I’m sure there are many out there who can identify with this. Football, I can get into, but the NBA? I agree, you’d be asking a lot there. Pitchers and catchers report in approximately two-and-a-half months. It will be here before we know it!
Steve clued me in to the existence of some songs about the Seattle Pilots, and while it has proven difficult to locate these songs in a format that I can post here, my digging around did uncover this little gem from BaseballHistoryShorts.com. It appears to be a promotional video, created following the 1969 season, talking up the future of the Pilots. The clip even mentions the potential for championship series, World Series, All-Star Games, and so forth. The voice over talks about the team’s various promotions and other exciting events from the past season; and yet, much to my amusement, the video itself seems to be more of a highlight reel of all the team’s brawls during the 1969 season. Nevertheless, given the politics and economics surrounding the debate over the team’s stay in Seattle, I doubt that a better promotional reel would have done the team any good, and after only one season, they became the Milwaukee Brewers.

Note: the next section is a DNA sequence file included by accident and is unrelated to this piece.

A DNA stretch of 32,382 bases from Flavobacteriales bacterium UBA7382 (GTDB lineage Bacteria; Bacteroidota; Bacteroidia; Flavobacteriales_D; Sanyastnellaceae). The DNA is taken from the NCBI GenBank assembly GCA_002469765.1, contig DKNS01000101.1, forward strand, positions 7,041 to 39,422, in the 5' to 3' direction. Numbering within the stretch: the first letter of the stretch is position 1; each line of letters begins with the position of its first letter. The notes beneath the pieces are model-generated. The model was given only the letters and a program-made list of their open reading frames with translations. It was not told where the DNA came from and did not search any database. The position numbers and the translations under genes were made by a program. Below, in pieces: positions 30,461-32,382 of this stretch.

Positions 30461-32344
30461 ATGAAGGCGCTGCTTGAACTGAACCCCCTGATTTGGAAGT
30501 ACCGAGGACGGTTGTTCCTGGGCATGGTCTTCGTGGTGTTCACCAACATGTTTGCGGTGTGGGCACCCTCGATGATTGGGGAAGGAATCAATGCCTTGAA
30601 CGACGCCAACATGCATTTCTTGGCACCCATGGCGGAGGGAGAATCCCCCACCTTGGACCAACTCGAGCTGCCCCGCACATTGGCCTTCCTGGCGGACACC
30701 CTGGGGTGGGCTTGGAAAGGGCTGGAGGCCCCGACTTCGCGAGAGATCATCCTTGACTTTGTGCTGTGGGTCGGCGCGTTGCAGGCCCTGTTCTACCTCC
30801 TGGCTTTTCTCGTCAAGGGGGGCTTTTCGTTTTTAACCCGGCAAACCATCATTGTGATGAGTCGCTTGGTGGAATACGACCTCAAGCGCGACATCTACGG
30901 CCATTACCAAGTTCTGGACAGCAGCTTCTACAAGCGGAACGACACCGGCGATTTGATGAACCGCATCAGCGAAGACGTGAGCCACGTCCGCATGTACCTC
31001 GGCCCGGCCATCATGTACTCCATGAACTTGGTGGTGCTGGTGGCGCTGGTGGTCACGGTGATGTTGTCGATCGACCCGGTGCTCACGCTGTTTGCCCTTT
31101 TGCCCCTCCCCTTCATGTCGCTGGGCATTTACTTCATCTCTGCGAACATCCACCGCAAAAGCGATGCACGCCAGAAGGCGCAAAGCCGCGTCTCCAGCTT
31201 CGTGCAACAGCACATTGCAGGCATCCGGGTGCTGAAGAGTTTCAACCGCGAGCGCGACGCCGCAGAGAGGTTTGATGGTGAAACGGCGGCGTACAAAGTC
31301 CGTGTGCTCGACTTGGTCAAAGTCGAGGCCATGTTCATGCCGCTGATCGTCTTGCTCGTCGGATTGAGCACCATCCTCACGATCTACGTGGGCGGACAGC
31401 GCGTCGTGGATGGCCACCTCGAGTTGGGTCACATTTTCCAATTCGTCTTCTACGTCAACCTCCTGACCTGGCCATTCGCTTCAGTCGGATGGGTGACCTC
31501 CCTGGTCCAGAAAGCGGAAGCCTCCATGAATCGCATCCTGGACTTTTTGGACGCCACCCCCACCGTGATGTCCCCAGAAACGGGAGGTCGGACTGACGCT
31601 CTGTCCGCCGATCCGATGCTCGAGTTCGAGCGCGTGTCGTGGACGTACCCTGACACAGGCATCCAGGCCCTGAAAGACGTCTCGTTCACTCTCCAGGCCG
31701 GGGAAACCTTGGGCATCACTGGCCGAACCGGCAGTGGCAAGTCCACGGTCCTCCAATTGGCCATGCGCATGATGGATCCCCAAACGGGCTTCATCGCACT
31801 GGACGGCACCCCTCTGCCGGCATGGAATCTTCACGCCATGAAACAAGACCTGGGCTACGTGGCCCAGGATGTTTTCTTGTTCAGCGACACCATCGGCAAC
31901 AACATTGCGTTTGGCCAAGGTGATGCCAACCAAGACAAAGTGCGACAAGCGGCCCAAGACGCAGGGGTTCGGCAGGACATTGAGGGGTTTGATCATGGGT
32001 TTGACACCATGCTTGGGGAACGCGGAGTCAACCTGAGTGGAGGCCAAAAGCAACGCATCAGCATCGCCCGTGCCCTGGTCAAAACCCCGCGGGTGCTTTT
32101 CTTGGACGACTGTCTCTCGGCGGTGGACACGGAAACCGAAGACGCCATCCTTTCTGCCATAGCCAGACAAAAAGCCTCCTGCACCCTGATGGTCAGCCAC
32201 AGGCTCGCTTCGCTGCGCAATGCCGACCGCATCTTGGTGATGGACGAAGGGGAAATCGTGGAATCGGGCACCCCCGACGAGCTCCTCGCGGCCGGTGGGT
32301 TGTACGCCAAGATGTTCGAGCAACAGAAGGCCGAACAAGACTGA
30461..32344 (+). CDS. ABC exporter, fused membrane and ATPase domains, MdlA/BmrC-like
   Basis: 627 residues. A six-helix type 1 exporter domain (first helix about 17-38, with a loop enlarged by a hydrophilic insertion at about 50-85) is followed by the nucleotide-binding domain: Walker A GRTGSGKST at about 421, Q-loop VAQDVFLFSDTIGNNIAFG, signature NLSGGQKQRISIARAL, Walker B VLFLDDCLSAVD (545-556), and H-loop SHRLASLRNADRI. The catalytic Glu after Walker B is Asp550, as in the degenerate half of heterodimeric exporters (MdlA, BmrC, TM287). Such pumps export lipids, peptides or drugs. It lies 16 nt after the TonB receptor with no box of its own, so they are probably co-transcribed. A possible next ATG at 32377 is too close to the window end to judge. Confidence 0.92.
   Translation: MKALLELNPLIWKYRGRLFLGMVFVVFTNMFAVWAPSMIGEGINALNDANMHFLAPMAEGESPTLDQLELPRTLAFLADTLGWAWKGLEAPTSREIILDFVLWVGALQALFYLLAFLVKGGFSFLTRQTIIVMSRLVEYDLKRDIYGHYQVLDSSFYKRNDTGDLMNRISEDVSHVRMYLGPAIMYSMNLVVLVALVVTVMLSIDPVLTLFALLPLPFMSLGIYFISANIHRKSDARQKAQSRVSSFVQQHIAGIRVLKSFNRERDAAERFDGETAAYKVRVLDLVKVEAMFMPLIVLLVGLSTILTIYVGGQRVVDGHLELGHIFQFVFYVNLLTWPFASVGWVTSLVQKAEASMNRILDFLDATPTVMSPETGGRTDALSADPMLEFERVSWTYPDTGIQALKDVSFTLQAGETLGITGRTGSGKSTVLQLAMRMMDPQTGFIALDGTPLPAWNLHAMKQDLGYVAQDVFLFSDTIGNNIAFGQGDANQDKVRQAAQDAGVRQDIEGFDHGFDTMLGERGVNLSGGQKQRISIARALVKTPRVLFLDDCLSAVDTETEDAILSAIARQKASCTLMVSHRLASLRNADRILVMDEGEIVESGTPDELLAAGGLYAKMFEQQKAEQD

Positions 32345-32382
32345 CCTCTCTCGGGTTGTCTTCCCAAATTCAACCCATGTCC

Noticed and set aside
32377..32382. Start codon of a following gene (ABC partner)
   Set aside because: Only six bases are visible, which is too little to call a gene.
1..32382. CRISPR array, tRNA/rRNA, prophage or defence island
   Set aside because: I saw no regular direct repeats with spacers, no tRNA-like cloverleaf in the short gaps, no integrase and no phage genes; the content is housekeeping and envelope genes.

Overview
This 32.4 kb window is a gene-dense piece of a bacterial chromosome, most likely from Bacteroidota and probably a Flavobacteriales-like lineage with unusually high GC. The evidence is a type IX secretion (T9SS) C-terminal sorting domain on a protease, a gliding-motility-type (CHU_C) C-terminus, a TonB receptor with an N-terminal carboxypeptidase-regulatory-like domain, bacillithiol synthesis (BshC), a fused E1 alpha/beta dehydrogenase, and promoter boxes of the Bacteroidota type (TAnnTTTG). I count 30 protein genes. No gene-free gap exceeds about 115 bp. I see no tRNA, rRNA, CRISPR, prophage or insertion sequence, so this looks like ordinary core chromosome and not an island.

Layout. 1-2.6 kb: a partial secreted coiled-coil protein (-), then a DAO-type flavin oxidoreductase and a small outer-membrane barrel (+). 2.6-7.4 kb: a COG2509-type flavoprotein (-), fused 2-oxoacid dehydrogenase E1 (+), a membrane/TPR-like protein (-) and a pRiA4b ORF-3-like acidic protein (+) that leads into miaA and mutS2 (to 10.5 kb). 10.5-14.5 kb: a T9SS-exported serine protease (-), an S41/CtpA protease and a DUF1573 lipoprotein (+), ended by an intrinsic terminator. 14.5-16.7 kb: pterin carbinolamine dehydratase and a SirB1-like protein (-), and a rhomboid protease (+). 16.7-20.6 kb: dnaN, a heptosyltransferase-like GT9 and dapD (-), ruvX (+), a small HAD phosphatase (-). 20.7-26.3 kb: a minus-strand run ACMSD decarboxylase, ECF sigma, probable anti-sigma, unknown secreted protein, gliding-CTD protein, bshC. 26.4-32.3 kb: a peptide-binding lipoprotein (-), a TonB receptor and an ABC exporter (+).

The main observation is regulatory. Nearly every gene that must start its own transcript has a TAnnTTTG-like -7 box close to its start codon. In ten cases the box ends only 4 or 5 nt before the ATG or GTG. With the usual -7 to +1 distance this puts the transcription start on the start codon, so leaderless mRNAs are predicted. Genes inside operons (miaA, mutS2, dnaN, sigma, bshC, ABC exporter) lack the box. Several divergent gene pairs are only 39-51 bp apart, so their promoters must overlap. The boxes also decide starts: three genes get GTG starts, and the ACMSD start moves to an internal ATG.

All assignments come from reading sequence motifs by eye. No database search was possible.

This infographic from SalesLoft is much about sales as it is about baseball (perhaps more so), but considering that professional baseball has become more of a business than a mere game, I’d say it’s pretty fitting. In this depiction, however, the job of the defense is backwards — in order to “close deals,” your goal is to help runners along the base paths so that they go all the way home. Hmmm, maybe Dan Michael should have thought through this analogy a little more.
Wishing everyone a safe and enjoyable holiday!
Don’t call us (ballplayers) heroes. Firemen are heroes.
~George Lee “Sparky” Anderson
On November 25, 1981, Rollie Fingers of the Milwaukee Brewers became the first relief pitcher ever to win the American League MVP award. He narrowly beat Rickey Henderson by 11 points for the honor, taking 15 first place votes to Henderson’s 12. That year, Rollie Fingers also won the Cy Young Award for the American League.
Inducted into the Hall of Fame in 1974, Mickey Mantle had an eighteen-year career with the New York Yankees. As a switch hitter during my high school softball years, I can’t help but hold a spot in my heart for Mantle. His speech is cut off in the video, but from what I can see in the bit that is there, his personality is about what I had envisioned (even if a bit subdued, given the atmosphere of the event).